Astrodome, World's '8th Wonder,' Lies Abandoned

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Dubbed the "Eighth Wonder of the World," the Reliant Astrodome continues to sit abandoned, a ghost of its former self -- once host to 50,000-plus crowds for baseball, football, basketball and even tennis.

The stadium first opened in 1965 as the "Harris County Domed Stadium" to host Major League Baseball's Houston Astros. The franchise's sale to former Houston Mayor Roy Hofheinz was predicated on construction of the innovative building, on the premise that Houston's scorching temperatures and oppressive humidity made major league play in an open-air stadium unattractive.

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Reliant Astrodome
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Astrodome, World's '8th Wonder,' Lies Abandoned (PHOTOS)
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Designed by Hermon Lloyd & W.B Morgan, and Wilson, Morris, Crain and Anderson, the Reliant Astrodome is 18 stories high and sprawls 9.5 acres. The structure was the forerunner of other domed stadiums such as the Pontiac Silverdome in Detroit and the Mercedes-Benz Superdome in New Orleans, which notoriously housed thousands of people fleeing Hurricane Katrina.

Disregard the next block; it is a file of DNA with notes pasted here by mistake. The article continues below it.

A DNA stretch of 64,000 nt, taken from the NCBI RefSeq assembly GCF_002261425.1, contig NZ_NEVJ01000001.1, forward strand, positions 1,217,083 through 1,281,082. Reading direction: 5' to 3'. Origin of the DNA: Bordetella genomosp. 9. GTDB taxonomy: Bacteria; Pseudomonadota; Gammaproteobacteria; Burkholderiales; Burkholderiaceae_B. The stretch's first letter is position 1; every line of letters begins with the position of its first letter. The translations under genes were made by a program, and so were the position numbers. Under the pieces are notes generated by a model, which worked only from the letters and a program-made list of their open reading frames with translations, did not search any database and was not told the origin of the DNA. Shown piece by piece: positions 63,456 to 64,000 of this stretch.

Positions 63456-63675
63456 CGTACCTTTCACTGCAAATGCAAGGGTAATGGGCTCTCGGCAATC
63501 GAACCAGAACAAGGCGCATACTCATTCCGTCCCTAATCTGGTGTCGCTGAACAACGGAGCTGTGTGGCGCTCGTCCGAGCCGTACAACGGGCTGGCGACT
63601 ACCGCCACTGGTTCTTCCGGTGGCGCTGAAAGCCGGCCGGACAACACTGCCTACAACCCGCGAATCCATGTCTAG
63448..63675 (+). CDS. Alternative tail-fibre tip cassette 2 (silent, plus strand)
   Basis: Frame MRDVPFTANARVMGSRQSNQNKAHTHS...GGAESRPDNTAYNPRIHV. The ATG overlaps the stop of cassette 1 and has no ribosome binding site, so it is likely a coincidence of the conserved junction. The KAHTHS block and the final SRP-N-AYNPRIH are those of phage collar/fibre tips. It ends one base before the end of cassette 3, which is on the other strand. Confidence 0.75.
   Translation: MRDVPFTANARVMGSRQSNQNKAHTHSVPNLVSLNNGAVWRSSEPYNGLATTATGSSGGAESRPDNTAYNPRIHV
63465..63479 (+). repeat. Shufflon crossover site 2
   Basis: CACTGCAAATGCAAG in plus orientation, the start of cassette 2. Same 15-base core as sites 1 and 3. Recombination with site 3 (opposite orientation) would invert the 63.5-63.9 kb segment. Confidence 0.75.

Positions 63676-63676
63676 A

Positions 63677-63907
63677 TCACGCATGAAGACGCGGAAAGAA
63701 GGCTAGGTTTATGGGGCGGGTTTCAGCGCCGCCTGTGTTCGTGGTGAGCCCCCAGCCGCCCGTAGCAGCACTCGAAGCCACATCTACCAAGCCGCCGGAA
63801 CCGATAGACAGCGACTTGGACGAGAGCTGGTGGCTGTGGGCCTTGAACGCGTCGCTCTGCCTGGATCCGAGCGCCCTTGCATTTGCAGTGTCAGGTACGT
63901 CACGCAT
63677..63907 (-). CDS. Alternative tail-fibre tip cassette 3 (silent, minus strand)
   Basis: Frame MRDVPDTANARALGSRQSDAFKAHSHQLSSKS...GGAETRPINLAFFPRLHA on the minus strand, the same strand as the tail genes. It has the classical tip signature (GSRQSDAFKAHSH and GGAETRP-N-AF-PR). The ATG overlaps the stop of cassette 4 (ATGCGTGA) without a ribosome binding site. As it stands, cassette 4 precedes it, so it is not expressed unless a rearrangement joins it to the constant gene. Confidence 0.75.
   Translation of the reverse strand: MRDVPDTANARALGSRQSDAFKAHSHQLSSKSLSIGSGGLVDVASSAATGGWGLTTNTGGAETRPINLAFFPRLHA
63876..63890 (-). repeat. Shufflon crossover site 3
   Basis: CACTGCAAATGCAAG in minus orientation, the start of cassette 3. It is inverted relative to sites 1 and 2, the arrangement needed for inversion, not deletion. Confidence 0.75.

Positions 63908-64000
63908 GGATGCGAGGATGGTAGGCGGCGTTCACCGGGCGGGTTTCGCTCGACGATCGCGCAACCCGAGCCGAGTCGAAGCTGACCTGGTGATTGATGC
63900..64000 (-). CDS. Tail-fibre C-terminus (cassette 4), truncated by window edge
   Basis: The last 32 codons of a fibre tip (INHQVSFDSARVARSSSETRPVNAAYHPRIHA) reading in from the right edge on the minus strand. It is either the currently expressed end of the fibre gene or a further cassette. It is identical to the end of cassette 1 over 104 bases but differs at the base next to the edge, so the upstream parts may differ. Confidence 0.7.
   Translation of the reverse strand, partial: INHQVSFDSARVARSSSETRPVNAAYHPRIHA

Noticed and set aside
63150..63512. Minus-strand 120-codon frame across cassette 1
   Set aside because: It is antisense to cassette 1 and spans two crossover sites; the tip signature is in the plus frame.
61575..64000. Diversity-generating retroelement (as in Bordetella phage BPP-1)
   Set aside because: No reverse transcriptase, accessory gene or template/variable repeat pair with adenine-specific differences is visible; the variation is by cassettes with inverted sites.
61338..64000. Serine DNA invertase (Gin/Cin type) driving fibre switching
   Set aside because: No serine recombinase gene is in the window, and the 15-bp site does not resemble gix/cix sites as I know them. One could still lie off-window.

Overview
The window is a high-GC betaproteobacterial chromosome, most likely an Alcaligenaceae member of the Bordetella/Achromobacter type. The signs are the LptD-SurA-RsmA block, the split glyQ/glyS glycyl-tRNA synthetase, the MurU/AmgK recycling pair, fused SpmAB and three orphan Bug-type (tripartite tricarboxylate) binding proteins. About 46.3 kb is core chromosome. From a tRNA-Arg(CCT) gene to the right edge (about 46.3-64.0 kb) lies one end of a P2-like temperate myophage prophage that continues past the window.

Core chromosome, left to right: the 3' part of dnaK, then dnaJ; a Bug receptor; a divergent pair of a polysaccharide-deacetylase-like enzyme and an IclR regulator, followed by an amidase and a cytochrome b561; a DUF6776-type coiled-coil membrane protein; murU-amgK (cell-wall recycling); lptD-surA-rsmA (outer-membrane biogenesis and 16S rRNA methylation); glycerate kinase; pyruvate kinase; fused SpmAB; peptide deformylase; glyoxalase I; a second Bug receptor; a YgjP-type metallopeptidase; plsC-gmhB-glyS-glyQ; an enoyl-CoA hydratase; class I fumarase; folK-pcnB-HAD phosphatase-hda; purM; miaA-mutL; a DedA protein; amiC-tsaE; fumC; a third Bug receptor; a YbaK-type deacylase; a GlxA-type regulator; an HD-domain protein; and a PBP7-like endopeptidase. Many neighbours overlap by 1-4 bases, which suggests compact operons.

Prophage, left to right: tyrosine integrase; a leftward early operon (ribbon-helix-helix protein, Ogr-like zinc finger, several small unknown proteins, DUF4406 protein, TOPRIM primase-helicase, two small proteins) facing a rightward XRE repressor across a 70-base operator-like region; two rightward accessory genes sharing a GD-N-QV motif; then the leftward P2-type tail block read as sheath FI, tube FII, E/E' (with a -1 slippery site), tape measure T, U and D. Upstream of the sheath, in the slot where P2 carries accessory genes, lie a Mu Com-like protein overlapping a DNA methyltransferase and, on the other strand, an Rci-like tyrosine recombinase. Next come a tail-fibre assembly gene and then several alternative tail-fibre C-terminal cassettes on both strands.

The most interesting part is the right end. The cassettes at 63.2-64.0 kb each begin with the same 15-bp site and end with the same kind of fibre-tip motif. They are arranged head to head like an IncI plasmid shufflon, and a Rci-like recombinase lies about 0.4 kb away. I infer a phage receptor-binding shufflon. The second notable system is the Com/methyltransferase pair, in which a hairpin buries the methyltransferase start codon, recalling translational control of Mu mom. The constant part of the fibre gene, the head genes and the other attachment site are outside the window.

The Astrodome spurred the popularization of AstroTurf -- a synthetic turf originally called Chemgrass -- even in open-air stadiums. The sport surface was installed in the venue because the dome's cover inhibited the growth of natural grass.

Billie Jean King and Muhammad Ali both won in the Astrodome, as did the University of Houston Cougars in what's been called NCAA basketball's "Game of the Century." Since being retired as a sports stadium in the early 2000s, after its home teams migrated to other sports venues, the Astrodome has faced an identity crisis, languishing without a clear purpose. One proposal called for converting the structure into an amusement park (as Germany did with a nuclear plant).